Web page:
Is the Supreme Court deliberately avoiding the farmworkers of Hacienda Luisita?
This was the question posed by Alyansa ng Magbubukid sa Gitnang Luzon (AMGL) chairman Joseph Canlas during a rally led by the Kilusang Magbubukid ng Pilipinas (KMP), the United Luisita Workers Union (ULWU) and Unyon ng Manggagawa sa Agrikultura (UMA) and AMGL in Mendiola recently.
The farmworkers had been holding weekly protest actions in front of the Supreme Court (SC) offices in Padre Faura st. in Manila since January to press the high court to issue the decision on their case against the management of the Hacienda Luisita regarding the revocation of the Stock Distribution Option (SDO).
Every week, too, the Supreme Court disappointed them.
The farmworkers have time and again said the Hacienda Luisita case and how it would be resolved would be a precedent to how other agrarian disputes in the region will be settled. The high court’s decision, they insist, is of grave significance to farmers.
“The SC cannot evade this issue forever; it must take a stand and issue a decision. We have been hearing rumors that the justices have already prepared a decision but have been holding back against announcing it because of pressure from Malacañang itself,” Canlas said.
The justices of the SC are scheduled to hold their en banc sessions every Tuesday, but this last Tuesday, they went to Baguio where the SC has offices. Canlas said it was too early for the SC justices to take a break as the Holy Week holiday is still weeks away.
“We have been regularly holding protest actions in front of the SC building these last three months and the justices are well aware of our demands. This week they must have intended to completely avoid us by going to Baguio,” Canlas said.
Peasant farmer Rodel Canlas, in the meantime, said that whatever the decision the SC makes on their case, the farmworkers of Hacienda Luisita would not stop their campaign. Canlas, UMA’s secretary-general, said they are well aware that the Cojuangco family would not give up easily.
“Let’s say that the SC decides in our favor, does that mean that we have won? No; it doesn’t work that way because we still have to contend with the Comprehensive Agrarian Reform Program extension with reforms (CARPer) scheme. Under the Carper, farmworkers will still have to prove the legitimacy of their claim to the land as rightful beneficiaries, and they will still have to pay the government for their land share,” he said.
“This is precisely why we are against Carper and why we demand that the SC issues a decision that completely exempts the Hacienda Luisita land dispute from Carper’s coverage. If the SC justices have any delicadeza and a true sense of justice, they will decide in our favor and order that the hacienda be turned over to us without strings attached and without having to go through Carper.”
Canlas said the SC should order the government and the Cojuangcos to give Hacienda Luisita to the farmers and farmworkers “free and clear.”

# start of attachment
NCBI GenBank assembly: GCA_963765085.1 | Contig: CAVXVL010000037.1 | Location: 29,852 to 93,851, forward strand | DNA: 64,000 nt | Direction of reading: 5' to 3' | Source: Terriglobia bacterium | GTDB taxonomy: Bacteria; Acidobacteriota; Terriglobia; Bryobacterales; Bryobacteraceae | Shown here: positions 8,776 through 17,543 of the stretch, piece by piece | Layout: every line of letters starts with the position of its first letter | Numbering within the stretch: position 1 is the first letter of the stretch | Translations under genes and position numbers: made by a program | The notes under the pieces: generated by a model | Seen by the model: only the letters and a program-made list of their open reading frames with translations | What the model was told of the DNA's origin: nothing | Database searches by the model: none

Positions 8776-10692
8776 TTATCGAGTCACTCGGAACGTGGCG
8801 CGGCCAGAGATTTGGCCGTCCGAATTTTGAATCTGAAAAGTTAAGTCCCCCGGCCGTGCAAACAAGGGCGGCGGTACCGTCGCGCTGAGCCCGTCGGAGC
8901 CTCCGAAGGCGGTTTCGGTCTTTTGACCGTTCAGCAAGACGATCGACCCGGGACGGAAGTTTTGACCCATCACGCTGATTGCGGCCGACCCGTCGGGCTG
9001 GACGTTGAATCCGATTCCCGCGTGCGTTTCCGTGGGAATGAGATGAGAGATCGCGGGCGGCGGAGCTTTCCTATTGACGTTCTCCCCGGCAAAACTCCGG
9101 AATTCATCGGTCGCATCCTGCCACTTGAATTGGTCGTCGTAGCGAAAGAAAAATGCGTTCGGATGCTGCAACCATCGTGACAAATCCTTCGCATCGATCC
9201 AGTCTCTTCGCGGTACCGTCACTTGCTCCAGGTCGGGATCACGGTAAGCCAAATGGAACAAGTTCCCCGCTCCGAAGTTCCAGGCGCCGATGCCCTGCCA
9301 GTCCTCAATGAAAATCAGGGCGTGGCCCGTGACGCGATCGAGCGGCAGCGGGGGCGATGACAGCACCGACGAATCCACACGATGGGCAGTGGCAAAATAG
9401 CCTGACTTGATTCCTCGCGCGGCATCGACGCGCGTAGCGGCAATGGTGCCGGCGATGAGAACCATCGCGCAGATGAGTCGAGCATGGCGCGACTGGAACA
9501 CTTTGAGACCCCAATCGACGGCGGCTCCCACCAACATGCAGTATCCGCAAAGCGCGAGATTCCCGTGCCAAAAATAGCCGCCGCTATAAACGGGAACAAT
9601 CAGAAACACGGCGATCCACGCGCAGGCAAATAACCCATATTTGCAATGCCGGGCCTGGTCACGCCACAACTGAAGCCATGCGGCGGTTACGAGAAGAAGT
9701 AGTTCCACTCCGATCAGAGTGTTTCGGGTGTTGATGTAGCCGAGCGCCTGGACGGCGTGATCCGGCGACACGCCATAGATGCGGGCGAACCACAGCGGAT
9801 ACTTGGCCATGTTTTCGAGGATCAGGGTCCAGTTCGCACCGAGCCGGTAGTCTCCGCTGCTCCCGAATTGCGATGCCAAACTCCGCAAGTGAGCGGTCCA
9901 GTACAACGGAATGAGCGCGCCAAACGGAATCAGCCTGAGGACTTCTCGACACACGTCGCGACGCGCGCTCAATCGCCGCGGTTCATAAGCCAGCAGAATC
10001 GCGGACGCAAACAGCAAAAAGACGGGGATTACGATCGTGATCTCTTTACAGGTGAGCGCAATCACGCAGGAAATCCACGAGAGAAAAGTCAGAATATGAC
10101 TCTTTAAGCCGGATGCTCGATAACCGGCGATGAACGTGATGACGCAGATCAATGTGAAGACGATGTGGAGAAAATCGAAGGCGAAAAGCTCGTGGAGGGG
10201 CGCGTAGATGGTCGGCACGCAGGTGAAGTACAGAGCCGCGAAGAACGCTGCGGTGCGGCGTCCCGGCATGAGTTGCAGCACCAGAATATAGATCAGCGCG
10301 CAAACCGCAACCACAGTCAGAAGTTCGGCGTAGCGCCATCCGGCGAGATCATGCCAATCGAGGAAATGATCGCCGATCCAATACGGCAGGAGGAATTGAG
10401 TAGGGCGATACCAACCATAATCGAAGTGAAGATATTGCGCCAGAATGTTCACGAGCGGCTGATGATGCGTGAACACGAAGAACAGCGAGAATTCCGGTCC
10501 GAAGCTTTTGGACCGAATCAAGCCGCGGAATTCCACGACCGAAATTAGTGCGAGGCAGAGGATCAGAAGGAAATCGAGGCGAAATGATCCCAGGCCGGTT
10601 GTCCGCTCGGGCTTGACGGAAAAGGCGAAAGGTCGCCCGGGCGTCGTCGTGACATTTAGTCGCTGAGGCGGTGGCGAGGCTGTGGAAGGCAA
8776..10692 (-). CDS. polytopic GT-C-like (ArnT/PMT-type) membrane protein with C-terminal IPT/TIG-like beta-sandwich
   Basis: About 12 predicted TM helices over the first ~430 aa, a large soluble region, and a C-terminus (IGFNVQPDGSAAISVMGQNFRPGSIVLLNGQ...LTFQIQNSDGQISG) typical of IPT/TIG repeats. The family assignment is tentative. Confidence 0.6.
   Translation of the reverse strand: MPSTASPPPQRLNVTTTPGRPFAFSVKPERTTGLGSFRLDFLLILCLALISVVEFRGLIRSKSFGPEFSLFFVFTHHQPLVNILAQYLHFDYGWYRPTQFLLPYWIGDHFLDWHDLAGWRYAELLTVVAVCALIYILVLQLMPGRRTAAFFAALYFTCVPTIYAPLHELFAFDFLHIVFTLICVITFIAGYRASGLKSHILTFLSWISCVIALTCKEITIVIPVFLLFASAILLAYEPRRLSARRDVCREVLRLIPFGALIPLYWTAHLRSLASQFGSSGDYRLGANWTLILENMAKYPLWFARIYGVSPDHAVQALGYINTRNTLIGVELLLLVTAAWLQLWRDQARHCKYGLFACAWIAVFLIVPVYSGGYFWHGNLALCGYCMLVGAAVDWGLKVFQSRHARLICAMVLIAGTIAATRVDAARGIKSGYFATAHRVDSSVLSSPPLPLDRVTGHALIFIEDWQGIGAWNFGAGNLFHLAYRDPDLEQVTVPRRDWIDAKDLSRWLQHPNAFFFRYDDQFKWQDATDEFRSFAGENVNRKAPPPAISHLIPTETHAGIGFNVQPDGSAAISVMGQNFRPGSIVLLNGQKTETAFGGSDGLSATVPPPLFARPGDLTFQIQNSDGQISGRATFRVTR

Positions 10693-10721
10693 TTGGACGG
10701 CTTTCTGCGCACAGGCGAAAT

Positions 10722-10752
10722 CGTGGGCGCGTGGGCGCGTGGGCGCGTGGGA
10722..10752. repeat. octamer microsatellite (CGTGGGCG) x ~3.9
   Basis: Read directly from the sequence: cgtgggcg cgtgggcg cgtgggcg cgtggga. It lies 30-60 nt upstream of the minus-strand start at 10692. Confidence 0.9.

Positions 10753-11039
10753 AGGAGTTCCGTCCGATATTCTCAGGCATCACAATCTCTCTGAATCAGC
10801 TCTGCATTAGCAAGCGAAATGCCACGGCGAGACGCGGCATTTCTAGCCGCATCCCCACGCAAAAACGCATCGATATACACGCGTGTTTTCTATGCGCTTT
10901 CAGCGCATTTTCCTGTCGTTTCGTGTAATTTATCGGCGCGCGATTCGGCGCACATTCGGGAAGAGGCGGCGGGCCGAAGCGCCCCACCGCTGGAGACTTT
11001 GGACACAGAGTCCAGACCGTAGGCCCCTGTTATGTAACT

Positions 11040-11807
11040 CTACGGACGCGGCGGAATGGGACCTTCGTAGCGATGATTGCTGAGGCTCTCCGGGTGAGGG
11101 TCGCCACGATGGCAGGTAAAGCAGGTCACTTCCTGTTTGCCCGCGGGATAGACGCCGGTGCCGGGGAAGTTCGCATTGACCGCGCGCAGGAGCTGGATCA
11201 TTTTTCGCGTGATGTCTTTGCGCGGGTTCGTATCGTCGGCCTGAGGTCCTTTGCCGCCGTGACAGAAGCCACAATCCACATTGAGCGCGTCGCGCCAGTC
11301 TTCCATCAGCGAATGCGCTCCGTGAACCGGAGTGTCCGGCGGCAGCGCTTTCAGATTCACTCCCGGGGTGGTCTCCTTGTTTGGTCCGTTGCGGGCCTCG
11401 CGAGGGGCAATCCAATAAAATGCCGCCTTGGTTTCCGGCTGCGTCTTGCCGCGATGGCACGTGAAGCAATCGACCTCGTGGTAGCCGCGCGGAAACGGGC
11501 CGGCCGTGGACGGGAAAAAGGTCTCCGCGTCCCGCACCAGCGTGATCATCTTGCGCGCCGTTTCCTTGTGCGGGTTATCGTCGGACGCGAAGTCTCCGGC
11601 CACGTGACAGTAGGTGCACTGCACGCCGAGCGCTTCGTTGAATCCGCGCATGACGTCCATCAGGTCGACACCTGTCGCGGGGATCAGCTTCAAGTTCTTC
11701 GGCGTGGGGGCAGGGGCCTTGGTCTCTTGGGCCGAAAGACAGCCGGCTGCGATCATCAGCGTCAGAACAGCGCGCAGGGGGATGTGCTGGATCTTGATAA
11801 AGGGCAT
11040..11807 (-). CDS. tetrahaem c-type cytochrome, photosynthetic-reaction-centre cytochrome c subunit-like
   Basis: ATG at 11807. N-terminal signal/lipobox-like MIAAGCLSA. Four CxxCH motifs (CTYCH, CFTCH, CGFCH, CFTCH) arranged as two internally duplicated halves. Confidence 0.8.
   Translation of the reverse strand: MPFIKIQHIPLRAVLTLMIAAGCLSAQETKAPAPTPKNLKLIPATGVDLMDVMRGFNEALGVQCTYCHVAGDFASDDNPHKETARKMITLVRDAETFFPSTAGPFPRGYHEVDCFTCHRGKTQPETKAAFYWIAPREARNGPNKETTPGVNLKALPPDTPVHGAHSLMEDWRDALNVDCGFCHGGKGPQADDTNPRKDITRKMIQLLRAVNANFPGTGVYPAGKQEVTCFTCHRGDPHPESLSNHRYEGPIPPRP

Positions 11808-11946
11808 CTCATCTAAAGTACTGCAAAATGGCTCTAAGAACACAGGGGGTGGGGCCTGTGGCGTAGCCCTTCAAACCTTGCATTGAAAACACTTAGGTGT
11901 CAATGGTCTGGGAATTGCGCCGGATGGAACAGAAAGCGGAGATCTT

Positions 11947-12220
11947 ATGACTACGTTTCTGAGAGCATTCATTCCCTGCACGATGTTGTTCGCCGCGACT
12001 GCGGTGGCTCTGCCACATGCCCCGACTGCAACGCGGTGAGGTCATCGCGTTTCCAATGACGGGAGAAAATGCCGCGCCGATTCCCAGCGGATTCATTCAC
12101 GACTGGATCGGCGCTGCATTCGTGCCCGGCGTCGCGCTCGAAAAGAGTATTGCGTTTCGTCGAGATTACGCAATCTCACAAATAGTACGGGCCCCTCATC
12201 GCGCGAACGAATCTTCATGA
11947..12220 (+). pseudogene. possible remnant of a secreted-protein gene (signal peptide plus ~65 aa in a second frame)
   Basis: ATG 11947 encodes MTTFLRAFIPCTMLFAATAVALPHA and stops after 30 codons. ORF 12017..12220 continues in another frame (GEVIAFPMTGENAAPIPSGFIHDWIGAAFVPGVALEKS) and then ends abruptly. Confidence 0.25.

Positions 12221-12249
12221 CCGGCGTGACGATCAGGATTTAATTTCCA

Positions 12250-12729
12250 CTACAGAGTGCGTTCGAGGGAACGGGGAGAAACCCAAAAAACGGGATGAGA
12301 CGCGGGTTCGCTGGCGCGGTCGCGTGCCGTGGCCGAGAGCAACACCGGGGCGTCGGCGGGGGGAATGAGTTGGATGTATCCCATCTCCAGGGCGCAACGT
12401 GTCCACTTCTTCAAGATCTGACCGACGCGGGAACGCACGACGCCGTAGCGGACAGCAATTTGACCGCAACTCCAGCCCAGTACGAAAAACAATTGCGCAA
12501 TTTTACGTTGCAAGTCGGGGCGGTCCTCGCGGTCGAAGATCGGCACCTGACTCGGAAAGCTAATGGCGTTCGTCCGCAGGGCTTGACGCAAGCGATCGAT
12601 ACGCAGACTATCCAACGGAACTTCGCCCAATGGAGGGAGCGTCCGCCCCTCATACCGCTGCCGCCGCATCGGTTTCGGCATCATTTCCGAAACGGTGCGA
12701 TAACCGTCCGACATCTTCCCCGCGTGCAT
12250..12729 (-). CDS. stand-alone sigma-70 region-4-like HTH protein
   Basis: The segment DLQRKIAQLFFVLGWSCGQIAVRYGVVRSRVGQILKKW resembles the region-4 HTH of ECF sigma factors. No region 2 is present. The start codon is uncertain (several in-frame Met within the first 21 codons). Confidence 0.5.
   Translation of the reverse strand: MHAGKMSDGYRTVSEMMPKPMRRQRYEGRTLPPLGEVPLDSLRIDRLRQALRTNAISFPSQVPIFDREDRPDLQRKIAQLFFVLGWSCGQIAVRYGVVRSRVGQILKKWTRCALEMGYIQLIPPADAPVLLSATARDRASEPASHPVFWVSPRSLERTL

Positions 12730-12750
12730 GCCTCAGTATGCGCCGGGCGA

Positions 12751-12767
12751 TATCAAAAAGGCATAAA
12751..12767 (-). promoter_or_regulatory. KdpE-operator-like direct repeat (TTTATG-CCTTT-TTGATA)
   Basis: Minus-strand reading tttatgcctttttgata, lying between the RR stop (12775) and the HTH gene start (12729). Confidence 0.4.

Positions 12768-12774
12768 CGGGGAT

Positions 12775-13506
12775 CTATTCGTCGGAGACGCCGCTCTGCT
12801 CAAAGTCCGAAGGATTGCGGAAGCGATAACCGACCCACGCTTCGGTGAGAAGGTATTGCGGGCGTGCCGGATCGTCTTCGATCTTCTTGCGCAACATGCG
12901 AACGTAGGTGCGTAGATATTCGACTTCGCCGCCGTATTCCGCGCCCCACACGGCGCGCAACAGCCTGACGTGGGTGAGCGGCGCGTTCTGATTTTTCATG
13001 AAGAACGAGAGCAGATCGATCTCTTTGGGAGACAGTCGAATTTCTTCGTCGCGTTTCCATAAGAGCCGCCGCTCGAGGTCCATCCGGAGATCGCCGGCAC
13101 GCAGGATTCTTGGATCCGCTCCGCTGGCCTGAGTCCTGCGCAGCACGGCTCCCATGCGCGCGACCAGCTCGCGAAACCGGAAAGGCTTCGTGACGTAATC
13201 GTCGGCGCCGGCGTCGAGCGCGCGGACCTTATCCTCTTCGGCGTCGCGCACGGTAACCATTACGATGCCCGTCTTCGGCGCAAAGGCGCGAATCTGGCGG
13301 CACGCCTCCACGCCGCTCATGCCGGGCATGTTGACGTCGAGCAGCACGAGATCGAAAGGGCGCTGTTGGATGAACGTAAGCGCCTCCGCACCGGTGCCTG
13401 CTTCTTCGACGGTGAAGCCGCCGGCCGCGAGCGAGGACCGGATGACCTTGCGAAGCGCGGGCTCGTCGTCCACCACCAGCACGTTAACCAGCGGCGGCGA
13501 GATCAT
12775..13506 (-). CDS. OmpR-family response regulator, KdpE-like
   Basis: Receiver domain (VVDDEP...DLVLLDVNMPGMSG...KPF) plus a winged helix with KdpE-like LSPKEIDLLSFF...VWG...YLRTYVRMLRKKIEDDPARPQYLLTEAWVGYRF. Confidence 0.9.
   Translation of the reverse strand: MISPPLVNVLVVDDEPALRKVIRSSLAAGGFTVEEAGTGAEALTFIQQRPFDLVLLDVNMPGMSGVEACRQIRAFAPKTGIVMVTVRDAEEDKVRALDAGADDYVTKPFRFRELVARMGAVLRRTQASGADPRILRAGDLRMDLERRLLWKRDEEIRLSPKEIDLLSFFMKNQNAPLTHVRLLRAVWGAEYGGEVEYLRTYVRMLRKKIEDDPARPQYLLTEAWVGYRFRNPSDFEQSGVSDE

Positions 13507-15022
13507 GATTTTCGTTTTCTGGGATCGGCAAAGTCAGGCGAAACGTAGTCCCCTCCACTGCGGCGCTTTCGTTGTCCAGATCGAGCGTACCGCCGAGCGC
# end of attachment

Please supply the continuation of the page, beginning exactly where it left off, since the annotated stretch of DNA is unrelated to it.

“This is the least the SC can and should do to remedy the decades of injustice the Cojuangcos have done to the farmers in Hacienda Luisita. The land must be returned to the farmers with no strings attached, no legal complications or further legal impediments,” he said.
No Choice But to Fight For Their Right to Own The Land
The farmworkers of Hacienda Luisita themselves say they would not back down from their fight for land and justice. It has been more than six years since the infamous massacre that claimed the lives of 14 farmworkers, and the survivors and their families are not about to let that blood sacrifice be wasted.“My parents lived and died waiting for Hacienda Luisita to be given to the farmworkers, and they always said that we have no other choice but to fight for our rights,” said Ramon Reyes, farmer and tricycle-driver living in Brgy. Balete inside the hacienda.
Ramon may be young, but poverty has made him look older than his 22-years. He was barely 15 when the HLI security forces along with elements of the Armed Forces of the Philippines (AFP) and local police strafed the ULWU picketline area on November 16, 2004. His parents Baby and Miguel were farmworkers and active members of the union. All three of them were in the picketline area when the bullets began falling like rain.
Now, with his both parents gone – his mother succumbed to complications of diabetes in 2005 and his father to possible liver failure in 2007 (“He drank a lot after mother died, and he was suffered great despair when the Cojuangcos said they will never give up Hacienda Luisita to the farmworkers”) – Miguel has taken it upon himself to continue what they believed in. Whenever he can, he joins the activities sponsored by the ULWU and the KMP.
“I learn much from being an activist. I learn about why my family is poor and why so many others are trapped in poverty. I know how injustice works, its victims and who the perpetrators are. I believe in fighting for the land my parents also fought for,” he said.